The Library Service is working with Speech and Language Team to further develop BLUSH, so that it can be used up to year 11. It is acknowledged on a strategic level in St Helens that if reading, talking and singing to a child is embedded as early as possible and the family visit the library, this can have real impact on skills and abilities and Library Service representatives are being included on strategy and development groups working on improving outcomes for boys, reducing the gender gap, speech and language outcomes and school readiness.

Lessons learned

The Library Service has built relationships with partners working in areas such as Speech and Language, School Readiness and Looked After Children to ensure that collaborative projects can take place that impact positively on outcomes for all. These relationships have taken time to build. Library Services can often be overlooked and partners are not always aware of what the service can offer and how it can help them meet their own targets. The message “Libraries first” is one that is slowly being communicated.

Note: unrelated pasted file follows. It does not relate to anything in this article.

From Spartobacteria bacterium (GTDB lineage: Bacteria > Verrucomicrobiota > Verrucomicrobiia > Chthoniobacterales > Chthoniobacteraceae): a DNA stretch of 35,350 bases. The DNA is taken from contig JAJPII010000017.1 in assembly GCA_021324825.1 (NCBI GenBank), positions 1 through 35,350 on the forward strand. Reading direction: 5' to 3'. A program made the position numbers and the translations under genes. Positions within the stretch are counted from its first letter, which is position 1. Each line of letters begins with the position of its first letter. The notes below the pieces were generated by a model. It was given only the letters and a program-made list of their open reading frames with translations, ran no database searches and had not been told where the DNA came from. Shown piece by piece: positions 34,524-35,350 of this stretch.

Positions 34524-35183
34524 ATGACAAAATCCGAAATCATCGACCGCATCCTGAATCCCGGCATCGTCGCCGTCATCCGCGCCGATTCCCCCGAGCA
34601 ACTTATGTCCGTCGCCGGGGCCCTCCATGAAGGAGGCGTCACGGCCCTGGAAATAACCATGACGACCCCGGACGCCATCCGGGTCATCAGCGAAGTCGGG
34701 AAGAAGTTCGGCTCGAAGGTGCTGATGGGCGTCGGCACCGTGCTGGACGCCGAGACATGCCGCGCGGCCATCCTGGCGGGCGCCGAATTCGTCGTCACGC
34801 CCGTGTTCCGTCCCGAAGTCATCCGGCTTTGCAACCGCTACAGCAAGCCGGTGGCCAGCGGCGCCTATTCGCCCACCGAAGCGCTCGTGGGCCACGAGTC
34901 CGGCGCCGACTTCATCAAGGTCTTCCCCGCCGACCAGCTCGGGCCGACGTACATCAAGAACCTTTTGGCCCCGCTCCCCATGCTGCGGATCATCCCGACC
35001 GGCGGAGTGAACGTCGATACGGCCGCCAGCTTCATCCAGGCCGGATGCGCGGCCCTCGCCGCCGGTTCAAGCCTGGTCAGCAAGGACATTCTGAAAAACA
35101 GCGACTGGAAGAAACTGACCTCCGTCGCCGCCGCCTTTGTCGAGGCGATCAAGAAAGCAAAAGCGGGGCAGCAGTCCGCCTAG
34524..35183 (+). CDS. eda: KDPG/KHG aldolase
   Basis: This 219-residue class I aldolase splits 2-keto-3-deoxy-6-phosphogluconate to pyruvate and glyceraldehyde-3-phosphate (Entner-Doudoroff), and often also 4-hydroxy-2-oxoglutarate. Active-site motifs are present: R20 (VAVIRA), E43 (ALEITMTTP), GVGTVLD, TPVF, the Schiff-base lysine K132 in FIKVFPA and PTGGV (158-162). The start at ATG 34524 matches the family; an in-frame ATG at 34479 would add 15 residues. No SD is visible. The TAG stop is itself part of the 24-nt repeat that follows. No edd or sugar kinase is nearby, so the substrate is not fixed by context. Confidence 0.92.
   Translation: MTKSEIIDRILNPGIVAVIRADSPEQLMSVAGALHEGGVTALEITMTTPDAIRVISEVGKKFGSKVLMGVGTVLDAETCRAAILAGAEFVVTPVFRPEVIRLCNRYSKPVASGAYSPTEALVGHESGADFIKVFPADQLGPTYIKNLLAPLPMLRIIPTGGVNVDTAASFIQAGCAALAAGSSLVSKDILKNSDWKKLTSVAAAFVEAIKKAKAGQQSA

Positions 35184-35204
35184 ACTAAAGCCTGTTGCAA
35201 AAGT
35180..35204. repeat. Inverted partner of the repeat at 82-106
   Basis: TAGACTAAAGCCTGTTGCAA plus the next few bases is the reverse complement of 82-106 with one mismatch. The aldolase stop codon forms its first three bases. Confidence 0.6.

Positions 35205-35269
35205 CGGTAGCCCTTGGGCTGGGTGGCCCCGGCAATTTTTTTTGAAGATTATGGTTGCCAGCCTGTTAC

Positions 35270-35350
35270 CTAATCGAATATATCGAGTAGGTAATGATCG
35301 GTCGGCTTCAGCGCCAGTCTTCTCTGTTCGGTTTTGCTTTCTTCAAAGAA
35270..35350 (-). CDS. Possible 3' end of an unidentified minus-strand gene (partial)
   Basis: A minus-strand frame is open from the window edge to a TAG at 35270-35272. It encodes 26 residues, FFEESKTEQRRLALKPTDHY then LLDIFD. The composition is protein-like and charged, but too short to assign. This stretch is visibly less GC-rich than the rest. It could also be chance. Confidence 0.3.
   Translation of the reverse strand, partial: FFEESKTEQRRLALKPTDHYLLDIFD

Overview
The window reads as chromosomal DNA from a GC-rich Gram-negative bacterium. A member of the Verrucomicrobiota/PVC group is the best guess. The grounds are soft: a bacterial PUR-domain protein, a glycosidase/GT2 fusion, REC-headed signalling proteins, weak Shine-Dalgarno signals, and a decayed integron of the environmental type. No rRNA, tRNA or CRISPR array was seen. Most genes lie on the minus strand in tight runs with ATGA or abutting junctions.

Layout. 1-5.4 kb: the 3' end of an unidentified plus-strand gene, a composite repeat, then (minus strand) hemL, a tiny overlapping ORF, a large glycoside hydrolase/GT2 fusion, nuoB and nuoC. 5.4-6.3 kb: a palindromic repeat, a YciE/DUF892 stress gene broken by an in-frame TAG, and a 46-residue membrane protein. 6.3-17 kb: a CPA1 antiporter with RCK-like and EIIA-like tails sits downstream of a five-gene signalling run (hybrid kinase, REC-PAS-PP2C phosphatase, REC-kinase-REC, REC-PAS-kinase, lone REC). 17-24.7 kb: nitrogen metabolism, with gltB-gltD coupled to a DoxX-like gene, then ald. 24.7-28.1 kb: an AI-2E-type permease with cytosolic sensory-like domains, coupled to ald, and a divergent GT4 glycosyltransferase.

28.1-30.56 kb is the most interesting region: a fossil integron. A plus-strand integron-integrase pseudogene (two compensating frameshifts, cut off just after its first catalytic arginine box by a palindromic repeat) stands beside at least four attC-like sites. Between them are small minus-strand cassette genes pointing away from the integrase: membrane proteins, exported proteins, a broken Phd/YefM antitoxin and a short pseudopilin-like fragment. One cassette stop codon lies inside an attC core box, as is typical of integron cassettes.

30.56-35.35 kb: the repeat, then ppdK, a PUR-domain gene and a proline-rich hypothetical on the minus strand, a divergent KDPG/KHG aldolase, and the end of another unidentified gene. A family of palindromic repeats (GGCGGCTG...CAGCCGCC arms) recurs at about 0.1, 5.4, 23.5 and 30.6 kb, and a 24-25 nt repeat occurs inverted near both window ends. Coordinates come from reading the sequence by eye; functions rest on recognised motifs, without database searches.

The transfer to digital activity due to the Covid pandemic has been successful, but the Library Service recognizes that some families struggle to get online or do not have access at home. As libraries have begun to re-open, physical events are once again being considered and it is hoped in the Spring of 2021, a full programme of activity that develops speech, language and communication skills will be on offer again both online and in libraries.